Nothing adds more elegance to a party than a cocktail pianist tinkling away gently in the background. These days you can flip through the phone book to find a good cocktail pianist to play at your wedding, engagement party or gala dinner. Most of them sing too, and they definitely take special requests. Modern cocktail pianists follow in the style of greats like Eddy Duchin, Liberace and Carman Cavallero, among others.
Eddy Duchin was relatively young when he died at age 40, but in his short life he managed to carve a legacy as a truly unique and standout cocktail pianist. He left his career as a pharmacist to concentrate on his love for music, particularly the piano. Despite having no formal training, his engaging personality, good looks and charm helped him achieve popularity at the Central Park Casino. It was a swanky nightclub more than a casino, and eventually Eddy took the lead in the orchestra.
Eddy Duchin was a household name by the mid-30's, and today he's known as one of the first pianists to lead an entire orchestra. His son, Peter Duchin, followed in his father's footsteps. Peter became an accomplished pianist in his own right and is actively involved in the American arts and culture scene.
Carmen Cavallero earned himself the nickname "Poet of the Piano" for the way he played. His style was typical of what many contemporary cocktail pianists aim to sound like: tinkling, rippling melodies, classic mixed up with a little pop. He also experimented with Latin music and jazz. He quickly became the lead solo pianist in a group he joined, but then left to form his own five-piece band in 1939. It proved so successful that the group was expanded in the early 1940's.
Carmen and his band toured across America, finding a favorite spot at San Francisco's Mark Hopkins Hotel. Carmen's popularity skyrocketed with the release of Sukiyaki, a song first made popular by Japanese singer Kyo Sakamoto. A few years before he died in 1989, Carmen Cavallero's band was one of the most listened-to groups in San Francisco.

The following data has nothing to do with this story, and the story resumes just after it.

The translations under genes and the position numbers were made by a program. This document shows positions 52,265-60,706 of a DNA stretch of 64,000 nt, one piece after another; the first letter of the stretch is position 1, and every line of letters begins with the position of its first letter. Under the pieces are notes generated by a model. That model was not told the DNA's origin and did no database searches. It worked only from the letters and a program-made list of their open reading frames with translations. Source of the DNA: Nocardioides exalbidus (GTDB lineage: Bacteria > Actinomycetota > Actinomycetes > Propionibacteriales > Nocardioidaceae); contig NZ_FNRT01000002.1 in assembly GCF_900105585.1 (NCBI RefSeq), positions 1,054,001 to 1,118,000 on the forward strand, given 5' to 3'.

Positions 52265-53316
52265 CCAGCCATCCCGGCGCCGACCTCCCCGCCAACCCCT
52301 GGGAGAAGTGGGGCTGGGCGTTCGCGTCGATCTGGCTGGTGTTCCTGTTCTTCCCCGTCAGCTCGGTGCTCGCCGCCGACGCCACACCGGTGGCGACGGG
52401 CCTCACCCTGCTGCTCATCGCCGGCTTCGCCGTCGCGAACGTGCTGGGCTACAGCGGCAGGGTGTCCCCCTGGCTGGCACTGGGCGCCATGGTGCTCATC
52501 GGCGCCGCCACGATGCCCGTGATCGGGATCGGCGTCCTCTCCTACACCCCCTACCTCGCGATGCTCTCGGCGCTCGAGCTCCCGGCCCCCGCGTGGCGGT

Duchin and Cavallero's style of cocktail piano influenced many young pianists. One of them was a young Polish-Italian called Wladziu Valentino Liberace, better known as simply Liberace. Quite early on it was clear that the young Liberace would be a phenomenon. He learned the piano at age four. By seven he was memorizing and replaying complicated pieces. He was a lonely teen teased by his peers, so he threw himself into his music. He played at every event that would pay, even strip clubs and cabaret bars.
Liberace developed his signature showman style slowly. He moved away from playing competitions to putting on his own shows. He started by tentatively mixing classics with the pop music of the moment. Then he started adding dialogue, interacting with his audience and even taking requests. By the mid-1940's, Liberace was the talk of show business. His act became more flamboyant and entertaining. His costumes and custom-made pianos with sequins were fantastic, but he never allowed his showiness to overshadow his music. Even after his death in 1987, music critics still describe him as a potent, extraordinarily talented performer.
The first cocktail pianists were interesting because they were different. They broke away from playing stilted classics to halls of stuffy aristocrats. Cocktail pianists made the music their own, using their creative talent to produce something original and entertaining. They communicated with their audiences, making them feel like part of the performance rather than removed from it. The first cocktail pianists like Duchin, Cavallero and Liberace did us a favor when they set piano music free.
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